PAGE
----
April 21, 1782 - June 21, 1852
Friedrich Fröbel's upbringing was steeped in the Lutheran Christian faith, providing strong foundations of his own early education. At age nine, following the death of his mother, Fröbel traveled to Stadtilm to live with his uncle, and at the age of 15, he became the apprentice of a forester. After a couple of years, he left his apprenticeship to pursue mathematics and botany in Jena.
In 1805, Fröbel began as an educator and was introduced to Johann Heinrich Pestalozzi’s pedagogue ideas, and later would work with him in Switzerland where those ideas would be further developed.
After serving in the Lützow Free Corps, he founded several educational institutes and published various educational pamphlets and publications. Returning to Germany, he dedicated himself exclusively to preschool education and began to manufacture educational toys. Fröbel recognized the importance of activity in child learning and from there created the concept of Kindergarten -- which is now an introductory level of school for young children to establish themselves into the world through the concept of self-directed play as a means of education. This was also encouraged through Fröbel’s Gifts, which included singing, dancing, gardening, and games.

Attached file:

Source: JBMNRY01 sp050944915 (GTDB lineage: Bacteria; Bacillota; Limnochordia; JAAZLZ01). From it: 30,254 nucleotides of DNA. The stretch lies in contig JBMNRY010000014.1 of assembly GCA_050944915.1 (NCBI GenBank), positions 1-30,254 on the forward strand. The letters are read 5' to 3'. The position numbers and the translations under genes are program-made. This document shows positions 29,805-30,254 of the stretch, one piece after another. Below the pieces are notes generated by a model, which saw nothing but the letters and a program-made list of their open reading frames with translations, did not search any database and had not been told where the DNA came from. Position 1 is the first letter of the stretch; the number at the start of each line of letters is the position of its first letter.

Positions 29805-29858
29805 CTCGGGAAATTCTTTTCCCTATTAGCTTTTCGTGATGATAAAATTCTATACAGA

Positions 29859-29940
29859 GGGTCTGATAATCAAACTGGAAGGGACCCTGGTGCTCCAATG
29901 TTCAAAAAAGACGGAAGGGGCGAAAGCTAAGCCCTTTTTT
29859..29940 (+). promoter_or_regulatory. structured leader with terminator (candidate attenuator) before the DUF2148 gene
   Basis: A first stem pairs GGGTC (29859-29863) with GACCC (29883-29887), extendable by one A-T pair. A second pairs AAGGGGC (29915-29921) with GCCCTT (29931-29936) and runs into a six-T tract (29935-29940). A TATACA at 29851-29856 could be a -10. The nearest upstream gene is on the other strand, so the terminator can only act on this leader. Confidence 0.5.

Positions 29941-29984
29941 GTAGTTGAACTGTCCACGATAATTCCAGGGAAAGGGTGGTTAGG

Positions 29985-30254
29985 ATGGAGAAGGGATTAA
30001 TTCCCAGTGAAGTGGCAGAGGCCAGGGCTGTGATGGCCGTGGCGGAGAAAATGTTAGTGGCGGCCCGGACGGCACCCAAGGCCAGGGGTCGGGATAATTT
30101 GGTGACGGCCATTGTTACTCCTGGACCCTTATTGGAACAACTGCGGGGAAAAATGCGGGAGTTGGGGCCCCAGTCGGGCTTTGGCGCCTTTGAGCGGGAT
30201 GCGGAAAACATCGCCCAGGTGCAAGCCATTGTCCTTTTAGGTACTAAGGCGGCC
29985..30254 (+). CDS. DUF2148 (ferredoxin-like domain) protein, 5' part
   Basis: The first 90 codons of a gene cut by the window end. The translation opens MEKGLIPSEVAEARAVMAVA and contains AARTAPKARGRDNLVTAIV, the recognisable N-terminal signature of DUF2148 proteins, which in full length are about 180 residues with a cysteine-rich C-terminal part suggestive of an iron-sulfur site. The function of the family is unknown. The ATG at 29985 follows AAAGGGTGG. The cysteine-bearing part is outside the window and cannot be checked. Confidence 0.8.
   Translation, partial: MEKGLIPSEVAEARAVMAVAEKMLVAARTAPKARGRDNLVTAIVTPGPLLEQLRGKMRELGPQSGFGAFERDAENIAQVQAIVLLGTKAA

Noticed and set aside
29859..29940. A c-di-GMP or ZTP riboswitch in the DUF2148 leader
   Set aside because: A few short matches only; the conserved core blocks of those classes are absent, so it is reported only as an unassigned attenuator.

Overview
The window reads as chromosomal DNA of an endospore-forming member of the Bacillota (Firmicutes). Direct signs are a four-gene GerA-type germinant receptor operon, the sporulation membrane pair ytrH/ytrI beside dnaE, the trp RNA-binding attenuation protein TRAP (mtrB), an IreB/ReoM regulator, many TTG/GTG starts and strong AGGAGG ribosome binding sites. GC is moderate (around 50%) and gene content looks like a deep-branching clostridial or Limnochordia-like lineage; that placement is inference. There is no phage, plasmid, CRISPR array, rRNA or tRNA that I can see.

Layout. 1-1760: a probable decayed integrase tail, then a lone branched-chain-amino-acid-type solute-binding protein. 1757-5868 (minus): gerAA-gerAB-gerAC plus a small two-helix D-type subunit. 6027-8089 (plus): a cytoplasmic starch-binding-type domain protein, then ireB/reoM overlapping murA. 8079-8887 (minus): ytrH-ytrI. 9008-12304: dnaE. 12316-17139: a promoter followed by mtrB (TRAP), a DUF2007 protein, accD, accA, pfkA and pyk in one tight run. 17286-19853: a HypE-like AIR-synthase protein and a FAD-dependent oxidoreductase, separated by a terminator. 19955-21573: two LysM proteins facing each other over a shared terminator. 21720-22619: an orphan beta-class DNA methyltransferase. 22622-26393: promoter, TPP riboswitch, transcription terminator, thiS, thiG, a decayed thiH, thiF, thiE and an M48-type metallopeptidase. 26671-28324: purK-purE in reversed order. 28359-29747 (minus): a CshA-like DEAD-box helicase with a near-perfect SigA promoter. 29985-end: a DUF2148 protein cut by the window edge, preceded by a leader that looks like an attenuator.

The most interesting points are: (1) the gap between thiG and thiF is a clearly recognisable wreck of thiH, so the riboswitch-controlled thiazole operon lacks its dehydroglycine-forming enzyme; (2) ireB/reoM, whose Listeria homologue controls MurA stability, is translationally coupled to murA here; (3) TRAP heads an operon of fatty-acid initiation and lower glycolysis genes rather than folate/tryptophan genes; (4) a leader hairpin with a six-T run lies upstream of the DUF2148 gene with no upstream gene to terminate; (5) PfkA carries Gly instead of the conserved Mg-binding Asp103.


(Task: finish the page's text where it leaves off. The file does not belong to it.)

Baroness Bertha Marie von Marenholtz-Bülow was integral in introducing Fröbel’s ideas of childhood development and education into the academic and royal circles, where the influential support of dukes and duchesses also assisted Fröbel in training the first women as Kindergarten teachers.
Fröbel passed away in 1852, leaving behind a legacy and academic practices that continue on today within our own education systems across the globe.
Recognizing that children have unique needs and capabilities, Fröbel’s “kindergarten” concept significantly influenced early-years education on a global and historical scale.